AMREF-Kenya Research and Evaluation Priorities
Within the Research and Evaluation, Forum Loop, we address two priority health concerns of AMREF-Kenya: adolescent sexual and reproductive health and traumatic injury prevention.
Adolescent Sexual and Reproductive Health
In light of the HIV/AIDS epidemic in Kenya and in Sub-Sahara Africa generally, there is a readiness on the part of international agencies, NGOs, and governments to implement interventions designed to foster sexual and reproductive health in adolescents. As such, there is an urgency in critically reflecting on intervention designs, and concomitant criteria for the evaluation of proposed interventions.
Current research indicates that the average age of STD patients is getting lower and involving more adolescent youth. Teenage pregnancies, sometimes resulting in unsafe abortions, also threaten the health and well-being of adolescent girls. The present era of HIV/AIDS finds young girls engaging in premarital sex at an earlier age, resulting in high incidence of STD infection and increased risk for HIV transmission. However, young men are a part of the sexual equation, and require innovative interventions that foster the promotion of sexual responsibility. Compared to health interventions for adolescent girls, it would appear that young men are also neglected and need to be the target of complementary interventions.
In this context, the need for appropriate interventions for adolescents is urgently needed: interventions that are effective, efficacious, and culturally-compelling. Yet, there is a paucity of information on what the components of these interventions might be. What kinds of evidence need to be marshalled in the construction of these interventions (egs., epidemiological, ethnographic, participatory, etc.)? How are these interventions evaluated for their effectiveness and efficacy? What aspects of these interventions ensure sustained impact on the sexual and reproductive health of adolescents? How can these interventions be tailored to the needs, resistances, and social-cultural context of young Kenyan girls and boys?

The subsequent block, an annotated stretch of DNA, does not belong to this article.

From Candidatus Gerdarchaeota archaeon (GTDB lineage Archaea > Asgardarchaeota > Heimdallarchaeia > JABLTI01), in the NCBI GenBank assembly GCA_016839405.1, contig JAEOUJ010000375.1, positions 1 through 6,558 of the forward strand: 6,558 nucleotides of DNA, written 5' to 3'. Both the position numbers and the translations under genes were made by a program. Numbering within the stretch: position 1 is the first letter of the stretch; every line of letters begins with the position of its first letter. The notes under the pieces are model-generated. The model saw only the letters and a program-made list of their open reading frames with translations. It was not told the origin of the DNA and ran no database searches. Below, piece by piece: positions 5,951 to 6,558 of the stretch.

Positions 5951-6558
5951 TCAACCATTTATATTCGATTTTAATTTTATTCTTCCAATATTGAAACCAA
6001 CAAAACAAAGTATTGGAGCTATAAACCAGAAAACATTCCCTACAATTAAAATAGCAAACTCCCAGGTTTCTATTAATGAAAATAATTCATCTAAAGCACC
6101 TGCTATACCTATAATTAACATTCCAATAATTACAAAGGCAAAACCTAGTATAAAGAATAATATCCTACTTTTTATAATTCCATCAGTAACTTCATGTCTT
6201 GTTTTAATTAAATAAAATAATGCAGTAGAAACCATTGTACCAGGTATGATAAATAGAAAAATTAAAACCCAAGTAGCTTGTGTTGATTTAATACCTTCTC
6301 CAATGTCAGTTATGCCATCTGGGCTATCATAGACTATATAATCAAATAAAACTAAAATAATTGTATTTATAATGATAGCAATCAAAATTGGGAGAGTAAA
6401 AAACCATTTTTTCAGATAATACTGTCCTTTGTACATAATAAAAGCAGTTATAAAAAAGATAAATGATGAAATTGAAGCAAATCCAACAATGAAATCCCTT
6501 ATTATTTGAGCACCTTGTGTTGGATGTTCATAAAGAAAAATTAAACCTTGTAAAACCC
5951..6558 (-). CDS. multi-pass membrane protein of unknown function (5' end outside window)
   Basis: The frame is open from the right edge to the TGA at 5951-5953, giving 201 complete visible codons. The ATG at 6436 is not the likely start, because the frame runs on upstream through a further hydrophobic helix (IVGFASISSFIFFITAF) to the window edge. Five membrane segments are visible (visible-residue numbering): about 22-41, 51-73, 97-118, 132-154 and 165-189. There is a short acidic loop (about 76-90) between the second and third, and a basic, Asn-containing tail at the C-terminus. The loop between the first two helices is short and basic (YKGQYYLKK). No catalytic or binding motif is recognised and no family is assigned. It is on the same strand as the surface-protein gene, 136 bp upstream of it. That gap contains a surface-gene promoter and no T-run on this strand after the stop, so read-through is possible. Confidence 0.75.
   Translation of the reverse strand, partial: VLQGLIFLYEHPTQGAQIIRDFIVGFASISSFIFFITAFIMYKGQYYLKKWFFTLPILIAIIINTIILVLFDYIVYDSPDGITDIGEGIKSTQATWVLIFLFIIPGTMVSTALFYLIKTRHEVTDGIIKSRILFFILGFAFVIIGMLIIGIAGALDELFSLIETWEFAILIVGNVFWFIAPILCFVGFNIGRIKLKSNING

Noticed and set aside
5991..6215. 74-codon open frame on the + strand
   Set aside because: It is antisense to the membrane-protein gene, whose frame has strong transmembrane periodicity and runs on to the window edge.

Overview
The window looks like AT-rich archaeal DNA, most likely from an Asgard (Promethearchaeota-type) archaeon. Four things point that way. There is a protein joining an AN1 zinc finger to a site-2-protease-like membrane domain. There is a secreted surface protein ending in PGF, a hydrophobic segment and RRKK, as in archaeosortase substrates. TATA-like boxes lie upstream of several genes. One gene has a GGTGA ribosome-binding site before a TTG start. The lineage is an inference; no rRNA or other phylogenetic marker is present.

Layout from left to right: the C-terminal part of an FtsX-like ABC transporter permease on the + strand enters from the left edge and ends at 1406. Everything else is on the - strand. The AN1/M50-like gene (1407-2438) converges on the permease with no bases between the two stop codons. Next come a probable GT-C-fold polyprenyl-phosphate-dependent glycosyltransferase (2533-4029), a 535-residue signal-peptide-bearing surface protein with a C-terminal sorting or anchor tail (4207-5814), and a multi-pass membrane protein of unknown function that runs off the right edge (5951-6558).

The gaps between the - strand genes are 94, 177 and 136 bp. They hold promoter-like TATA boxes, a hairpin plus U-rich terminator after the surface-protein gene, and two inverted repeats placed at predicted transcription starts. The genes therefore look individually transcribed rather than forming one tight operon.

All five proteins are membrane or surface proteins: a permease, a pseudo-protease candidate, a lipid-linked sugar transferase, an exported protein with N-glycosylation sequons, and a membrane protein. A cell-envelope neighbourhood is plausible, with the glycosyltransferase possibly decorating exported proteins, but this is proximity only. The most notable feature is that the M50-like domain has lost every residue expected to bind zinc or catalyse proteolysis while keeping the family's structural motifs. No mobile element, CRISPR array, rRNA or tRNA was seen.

With respect to interventions that foster and sustain the sexual and reproductive health of adolescent boys and girls, the collaborating partners are:
(Excerpted from: Willms D.G., Sewakambo, N.
and Kanato, M. 1996. Research on the Development of Health
Interventions and the Evaluation of Proposed Interventions Specifically
Targeted to Adolescent Sexual and Reproductive Health. A
planning grant proposal submitted to the Rockefeller Foundation.
Hamilton, Canada: Department of Clinical Epidemiology and Biostatistics,
and the Department of Anthropology; McMaster University.)
Injury is the most common cause of death and permanent disability in children and young adults in many developing countries like Kenya, and it ranks fifth overall with more than five percent of total mortality. Incidences are increasing. Although local patterns vary considerably, road traffic accidents, assaults, falls, burns, poisoning, and suicides are likely to be the major injury-related causes of death in sub-Saharan Africa (Nordberg 1994).
Most injuries are mild or even trivial and need no formal medical care, but a small proportion are serious and require skilled emergency care at a hospital or other medical services. A large portion of all injuries can be prevented by effective prevention in a resource-poor situation, but require:
With respect to this priority health area, there is a need for cross-fertilization and exchange of ideas, experiences, and evidence. The Research and Evaluation, Forum Loop calls for an exchange of ideas through AMREF-Kenya and indigenous NGO fora, stimulating interventions for testing and wider application. As indicated, innovative and advanced theoretical and methodological procedures need to be incorporated in intervention design processes, involving a number of stakeholders and sectors: government (responsible for public transportation policies); the business community (owners of trucks and public transportation); NGOs (committed to injury interventions); and the university (generating the evidence that documents the incidence and prevalence of the problem); and by representatives from groups of persons who have been injured through a trauma incident and physically compromised because of it.
Research and evaluation techniques -- appropriate to the study of injury and trauma -- have been incorporated in the following objectives and goals:
Reference: Nordberg, E. 1996. Injury Prevention
in Eastern Africa. A Policy Review and Development